The Chancellor of the Exchequer delivered his Autumn Statement to the House of Commons on 22 November. FD believes the Autumn Statement will be broadly positive for SMEs in the UK with a number of key changes and initiatives confirmed or introduced to support the UK’s most innovative businesses. The key takeaways were:

Relaxation of the “R&D Intensity Threshold”

The R&D intensity ratio was announced in the Spring Budget of 2023. It followed lots of lobbying by SMEs, particularly in the Life Sciences sector, who would have been adversely affected by the reductions in the rate of R&D tax credits for SMEs. The R&D intensity ratio enabled companies that spent at least 40% of their operating expenses on R&D activities to qualify for a higher rate of relief. The initial enthusiasm for these changes became more subdued as companies started to appreciate the difficulty of meeting this requirement. In a reassuring move for R&D tax credit claimants, the Chancellor has now announced that the 40% threshold will be reduced 30%, meaning many more companies will now be eligible for the enhanced scheme giving a boost to cashflows from larger payable tax credits. The new threshold applies to expenditure incurred from 1 April 2024.

Introduction of a “Year of Grace”

Coupled with the change to the R&D intensity threshold, companies that meet the 30% threshold but will fail this threshold test in future years won’t now be driven off a cliff seeing their tax credit decrease by nearly 30%. This change means that when qualifying R&D expenditure drops below 30% of operating expenditure, a year of grace will apply, allowing that company to continue to claim the enhanced deduction for another year. Effectively, the claimant will need to fall below the 30% threshold for two consecutive years before having to make a claim without the enhanced deduction included.

Reduction in Set-off Rate for Loss Making Companies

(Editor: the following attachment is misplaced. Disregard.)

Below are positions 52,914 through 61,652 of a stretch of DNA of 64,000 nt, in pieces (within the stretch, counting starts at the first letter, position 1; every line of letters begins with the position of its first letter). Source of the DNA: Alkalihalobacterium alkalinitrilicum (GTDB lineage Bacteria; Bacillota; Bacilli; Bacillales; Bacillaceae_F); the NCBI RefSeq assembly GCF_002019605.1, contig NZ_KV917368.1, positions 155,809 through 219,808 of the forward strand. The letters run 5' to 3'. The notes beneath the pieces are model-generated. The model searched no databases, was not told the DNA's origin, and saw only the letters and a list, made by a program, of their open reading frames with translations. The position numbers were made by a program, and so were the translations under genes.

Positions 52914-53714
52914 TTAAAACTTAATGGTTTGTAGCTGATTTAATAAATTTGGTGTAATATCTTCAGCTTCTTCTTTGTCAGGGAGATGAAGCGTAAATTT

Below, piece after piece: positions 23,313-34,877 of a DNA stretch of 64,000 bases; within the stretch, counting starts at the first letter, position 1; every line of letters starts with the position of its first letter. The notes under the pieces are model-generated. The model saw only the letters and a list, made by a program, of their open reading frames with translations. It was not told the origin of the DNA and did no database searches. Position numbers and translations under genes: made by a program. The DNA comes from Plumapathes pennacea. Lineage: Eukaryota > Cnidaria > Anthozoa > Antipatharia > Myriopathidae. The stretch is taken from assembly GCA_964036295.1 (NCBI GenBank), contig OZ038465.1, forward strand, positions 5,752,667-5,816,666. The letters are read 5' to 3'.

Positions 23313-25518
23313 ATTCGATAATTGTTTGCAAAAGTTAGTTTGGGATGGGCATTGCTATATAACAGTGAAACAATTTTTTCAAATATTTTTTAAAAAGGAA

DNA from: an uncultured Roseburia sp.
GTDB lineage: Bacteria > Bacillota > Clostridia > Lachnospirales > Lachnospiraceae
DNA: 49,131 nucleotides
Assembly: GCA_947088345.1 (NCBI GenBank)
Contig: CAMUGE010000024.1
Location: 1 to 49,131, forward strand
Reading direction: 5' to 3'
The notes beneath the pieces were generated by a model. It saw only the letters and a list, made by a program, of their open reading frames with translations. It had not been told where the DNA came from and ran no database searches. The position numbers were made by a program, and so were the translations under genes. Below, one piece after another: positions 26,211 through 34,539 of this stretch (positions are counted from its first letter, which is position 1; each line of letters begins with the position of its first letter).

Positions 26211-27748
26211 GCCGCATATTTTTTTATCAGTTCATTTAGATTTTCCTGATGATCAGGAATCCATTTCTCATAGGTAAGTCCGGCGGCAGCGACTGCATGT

The companies that don’t meet the 30% threshold and are only eligible for the R&D expenditure credit will also see some additional upfront cash benefit. The current draft legislation would see the gross RDEC credit subject to taxation at the main corporation tax rate of 25%, however loss-making companies making a claim will now see a set off of 19%. In the long term, the tax effect of this will be the same, but in the short-term, loss-making companies will get a slight increase in their claimable credit, with a slight reduction in the downstream tax benefit against future profits.

Full Expensing Made Permanent

Following the demise of the “Super Deduction,” the government introduced full expensing on qualifying plant and machinery, allowing companies to get the full tax benefit of capital investment in the year of purchase. Initially introduced as a temporary measure, the full expensing regime is to be made permanent.

Changes to National Insurance

From January 2024 onwards, the main rate of Class 1 Employee National Insurance Contributions (NIC) will be cut from 12% to 10%. The main Employee Class 1 NIC rate applies to an employee with annual earnings between £12,570 and £50,270, with a rate of 2% NIC payable on the balance of earnings exceeding £50,270 p/a. For an employee with gross earnings of more than £4,189 per month, this represents a c.£63 per month (over £750 annual) NIC saving for the employee. Employers should ensure that their payroll software is updated to reflect this new rate of 10% from the 6 January 2024.

In addition, the Chancellor announced that for self-employed workers, Class 2 NIC will be abolished and the main rate of Class 4 self-employed NIC will be reduced from 9% to 8% from 6 April 2024 saving the self-employed hundreds of pounds per year.

EIS and VCT Venture Capital Relief Schemes

FD welcomes the Chancellors announcement in the Autumn Budget to extend the existing sunset clauses in the Enterprise Investment Scheme (EIS) and Venture Capital Trust (VCT) schemes from 6 April 2025 to 6 April 2035. The EIS and VCT schemes help early-stage and innovative companies attract the private investment they need to grow and develop. These schemes do this by offering attractive tax reliefs to individual investors who invest in qualifying small and medium-sized enterprises (SME) under the schemes. Many of our clients rely on and use the EIS and VCT schemes to attract new investors during equity financing rounds and we’re delighted that the government has confirmed that these schemes will remain in place for new and continued investment until at least 2035.